The Disclaimer: I have not read the books.
The Background: I knew nothing about it other than advertising. Tim teaches high school so a lot of his students had been talking about it.
Historical perspective: I don’t typically like SciFi. I’m not hard-wired for it. I never understood The Matrix. I find the entire architectural surroundings of SciFi bothersome, all that chrome and clean hard lines.
Expectations: I had none because what I knew of the books and movie ahead of time could fit on the back of a flea.
The Best Part of The Hunger Games: the popcorn
What happened: Shortly after Katniss out ran the fire and climbed the tree, I left the theater. Perhaps I’d had enough of cats for one weekend. (See Saturday’s blog). But I couldn’t sit through another moment. I find despair oppressive. I was nauseated from the first scene of the kids turned loose to kill — no wait, slaughter — one another.
Perhaps the books are better. I hope so. Because of the little dialogue that was in the first hour of the movie, there was only one memorable sentence — Control the hope. Give them a little bit of hope but not too much.
It’s a line worth pondering.
Not much else was.
What mortified me: The number of very young children in the movie. I just have to say this and you can be all kind of mad at me all you want but we have some dumbass parents in this nation of ours. Lame. Irresponsible. They don’t have a clue what it takes to raise a child up rightly. And yes, I think having raised four to bright, shining adulthood makes me somewhat of a voice of experience on this matter. One 7 or 8 year old boy sitting three seats over from Tim and I had to get up and leave the movie. He had a look of sheer terror on his face. Nobody walked out with him.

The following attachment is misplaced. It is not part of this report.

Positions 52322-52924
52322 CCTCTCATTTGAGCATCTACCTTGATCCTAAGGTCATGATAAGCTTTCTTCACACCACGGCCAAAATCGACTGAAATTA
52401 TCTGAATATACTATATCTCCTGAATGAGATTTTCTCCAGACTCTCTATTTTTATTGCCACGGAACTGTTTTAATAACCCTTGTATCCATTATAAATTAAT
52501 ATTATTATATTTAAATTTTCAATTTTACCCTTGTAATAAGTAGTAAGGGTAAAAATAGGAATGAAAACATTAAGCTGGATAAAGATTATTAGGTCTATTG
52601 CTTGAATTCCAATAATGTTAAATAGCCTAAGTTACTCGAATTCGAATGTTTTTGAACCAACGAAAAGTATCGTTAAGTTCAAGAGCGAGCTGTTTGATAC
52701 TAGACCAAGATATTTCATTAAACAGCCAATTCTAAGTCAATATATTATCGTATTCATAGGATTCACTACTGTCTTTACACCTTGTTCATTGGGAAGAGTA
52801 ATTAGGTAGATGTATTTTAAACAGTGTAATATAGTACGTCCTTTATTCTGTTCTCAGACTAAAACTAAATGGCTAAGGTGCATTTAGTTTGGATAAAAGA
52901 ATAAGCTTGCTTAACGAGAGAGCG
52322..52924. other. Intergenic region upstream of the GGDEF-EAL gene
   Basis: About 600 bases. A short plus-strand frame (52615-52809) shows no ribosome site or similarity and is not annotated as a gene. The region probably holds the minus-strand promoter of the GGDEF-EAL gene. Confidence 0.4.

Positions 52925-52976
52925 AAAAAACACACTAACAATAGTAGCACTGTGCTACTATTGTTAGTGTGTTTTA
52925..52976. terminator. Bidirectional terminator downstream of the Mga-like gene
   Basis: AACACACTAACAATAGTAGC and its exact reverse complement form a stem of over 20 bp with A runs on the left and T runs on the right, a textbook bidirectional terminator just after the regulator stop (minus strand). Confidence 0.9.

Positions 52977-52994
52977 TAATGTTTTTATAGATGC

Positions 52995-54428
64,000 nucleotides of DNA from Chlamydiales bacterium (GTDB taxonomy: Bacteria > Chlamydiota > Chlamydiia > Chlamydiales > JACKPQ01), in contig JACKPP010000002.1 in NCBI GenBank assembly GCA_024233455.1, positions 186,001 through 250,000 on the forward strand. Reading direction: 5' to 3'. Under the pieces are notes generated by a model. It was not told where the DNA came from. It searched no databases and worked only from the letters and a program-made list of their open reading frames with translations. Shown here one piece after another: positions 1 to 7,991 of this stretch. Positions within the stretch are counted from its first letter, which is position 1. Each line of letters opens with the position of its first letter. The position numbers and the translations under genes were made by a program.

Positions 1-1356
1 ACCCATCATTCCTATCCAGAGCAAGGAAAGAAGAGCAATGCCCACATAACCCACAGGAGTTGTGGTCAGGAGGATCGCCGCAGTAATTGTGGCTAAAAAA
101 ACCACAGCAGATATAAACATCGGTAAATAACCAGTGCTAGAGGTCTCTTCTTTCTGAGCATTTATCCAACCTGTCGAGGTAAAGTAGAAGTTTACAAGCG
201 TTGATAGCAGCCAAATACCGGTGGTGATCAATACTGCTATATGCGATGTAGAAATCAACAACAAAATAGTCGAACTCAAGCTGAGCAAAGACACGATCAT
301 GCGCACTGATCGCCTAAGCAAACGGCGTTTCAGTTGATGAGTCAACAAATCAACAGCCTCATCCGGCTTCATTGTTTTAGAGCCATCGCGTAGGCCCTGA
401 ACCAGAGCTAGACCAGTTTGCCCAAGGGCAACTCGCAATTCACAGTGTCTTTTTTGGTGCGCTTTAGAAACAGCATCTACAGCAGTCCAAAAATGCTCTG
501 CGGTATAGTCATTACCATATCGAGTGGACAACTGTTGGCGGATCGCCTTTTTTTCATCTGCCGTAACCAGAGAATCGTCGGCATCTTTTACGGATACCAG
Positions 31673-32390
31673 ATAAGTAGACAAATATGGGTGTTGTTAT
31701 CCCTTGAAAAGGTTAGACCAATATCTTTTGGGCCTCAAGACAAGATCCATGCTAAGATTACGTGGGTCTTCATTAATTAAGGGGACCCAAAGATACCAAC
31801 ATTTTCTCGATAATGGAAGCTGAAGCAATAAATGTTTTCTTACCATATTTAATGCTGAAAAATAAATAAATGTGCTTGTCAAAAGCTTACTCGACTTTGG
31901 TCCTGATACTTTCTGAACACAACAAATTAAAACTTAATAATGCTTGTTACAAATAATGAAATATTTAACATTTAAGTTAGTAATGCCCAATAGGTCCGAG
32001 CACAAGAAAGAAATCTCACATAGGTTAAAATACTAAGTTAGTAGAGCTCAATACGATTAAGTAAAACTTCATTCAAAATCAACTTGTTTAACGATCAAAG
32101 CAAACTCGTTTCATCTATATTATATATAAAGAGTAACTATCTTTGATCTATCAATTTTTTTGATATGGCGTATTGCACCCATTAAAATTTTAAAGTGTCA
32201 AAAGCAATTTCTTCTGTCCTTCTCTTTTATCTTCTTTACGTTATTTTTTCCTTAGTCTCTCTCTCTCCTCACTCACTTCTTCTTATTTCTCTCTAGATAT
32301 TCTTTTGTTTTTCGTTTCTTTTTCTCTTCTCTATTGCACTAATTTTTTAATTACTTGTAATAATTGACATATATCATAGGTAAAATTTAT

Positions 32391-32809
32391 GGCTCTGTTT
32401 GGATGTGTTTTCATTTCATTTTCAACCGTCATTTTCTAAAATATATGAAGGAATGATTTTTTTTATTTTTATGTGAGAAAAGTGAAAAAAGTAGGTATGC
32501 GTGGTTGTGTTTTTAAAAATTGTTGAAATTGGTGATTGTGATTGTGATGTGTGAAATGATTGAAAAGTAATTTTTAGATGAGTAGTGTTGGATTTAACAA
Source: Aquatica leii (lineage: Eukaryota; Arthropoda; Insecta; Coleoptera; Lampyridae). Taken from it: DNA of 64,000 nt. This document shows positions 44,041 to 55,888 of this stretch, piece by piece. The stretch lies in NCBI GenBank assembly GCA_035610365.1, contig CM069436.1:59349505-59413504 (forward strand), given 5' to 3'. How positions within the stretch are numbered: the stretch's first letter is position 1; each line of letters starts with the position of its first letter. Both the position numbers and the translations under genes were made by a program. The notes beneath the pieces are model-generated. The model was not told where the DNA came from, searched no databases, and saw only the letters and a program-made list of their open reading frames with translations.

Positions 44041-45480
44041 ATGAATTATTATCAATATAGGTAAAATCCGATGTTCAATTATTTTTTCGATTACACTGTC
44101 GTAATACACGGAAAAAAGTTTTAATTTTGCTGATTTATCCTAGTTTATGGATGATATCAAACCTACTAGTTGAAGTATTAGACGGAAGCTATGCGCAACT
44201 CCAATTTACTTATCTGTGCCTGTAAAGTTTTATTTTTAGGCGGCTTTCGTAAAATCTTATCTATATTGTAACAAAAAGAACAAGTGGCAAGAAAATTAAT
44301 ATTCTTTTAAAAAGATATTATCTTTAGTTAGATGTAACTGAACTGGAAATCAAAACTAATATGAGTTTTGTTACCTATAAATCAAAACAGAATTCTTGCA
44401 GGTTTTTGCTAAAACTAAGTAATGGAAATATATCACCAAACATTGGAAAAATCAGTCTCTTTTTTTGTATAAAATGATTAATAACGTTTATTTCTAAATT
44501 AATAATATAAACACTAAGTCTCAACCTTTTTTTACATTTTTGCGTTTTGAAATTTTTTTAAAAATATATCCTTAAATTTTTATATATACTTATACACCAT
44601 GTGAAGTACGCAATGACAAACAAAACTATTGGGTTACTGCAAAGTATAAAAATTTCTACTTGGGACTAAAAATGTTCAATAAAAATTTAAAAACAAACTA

I think taking a child under the age of 12 to see this movie is a form of emotional child abuse. Here’s why: Young children think concretely. They do not understand nuances and irony. Sarcasm isn’t funny to them. It’s hurtful. Their fears are real and very pronounced. They need to feel safe and secure in order to grow to bright, shining adulthood. They may do it despite our failures as parents but they do it much better if we provide the right climate for such growth. This movie is disturbingly violent. While as an adult, I can appreciate the editorial comment of some of violence, a child of 8 doesn’t have a clue what commentary means. What they see, what they know is that adults are flocking to a movie in which children kill children and we say it’s okay because it’s just a movie and it’s all about self-defense anyway.
Dystopian Genre: Anthony Burgess wrote one of the classics, A Clockwork Orange. Said he of the work: “It seems priggish or pollyannaish to deny that my intention in writing the work was to titillate the nastier propensities of my readers. My own healthy inheritance of original sin comes out in the book and I enjoyed raping and ripping by proxy. It is the novelist’s innate cowardice that makes him depute to imaginary personalities the sins that he is too cautious to commit for himself.”
Burgess admitted that he was appealing to the very worst in all of us. Stanley Kubrick who translated the novel into film, also came to despise its popularity, and worked to ban the movie from television and video release. Kubrick was disturbed by the number of people who claimed that the movie compelled them to rape or attack others, and he began to fear for his own family’s well-being.
Proverbs 23: 7 sums it up best: As a man thinks in his heart so is he.
And Solzhenitsyn adds: The battleline between good and evil runs through the heart of every man.
I have heard that the Hunger Games trilogy is redemptive but just like with Clockwork Orange where Kubrick slashed the redemptive ending, there was nothing at all redemptive about this first Hunger Games movie. It was full of despair and hopelessness. Justifying the killing of a child in the name of self-defense holds no redemptive quality, not if you believe in the admonishment of Jesus to not harm a child, and I do.
Besides, I’m pretty sure that millions who saw the movie will never read the books, never know of any redemption. Who is going to explain the redemption of The Hunger Games to the terrified little boy sitting three seats down from us?
I think what really nauseated me about the movie is the overwhelming sense of acceptance of violence toward children. Maybe I’m just sensitive to it. But I’ll tell you what I will never understand, people who will stand in line for hours to see a movie about children killing children and call it entertainment, the best movie they’ve seen in years.
Is it me, or do we have an insatiable imaginative appetite for bloodlust and darkness.
Have we have become a people who no longer feel it necessary to instill hope in our children?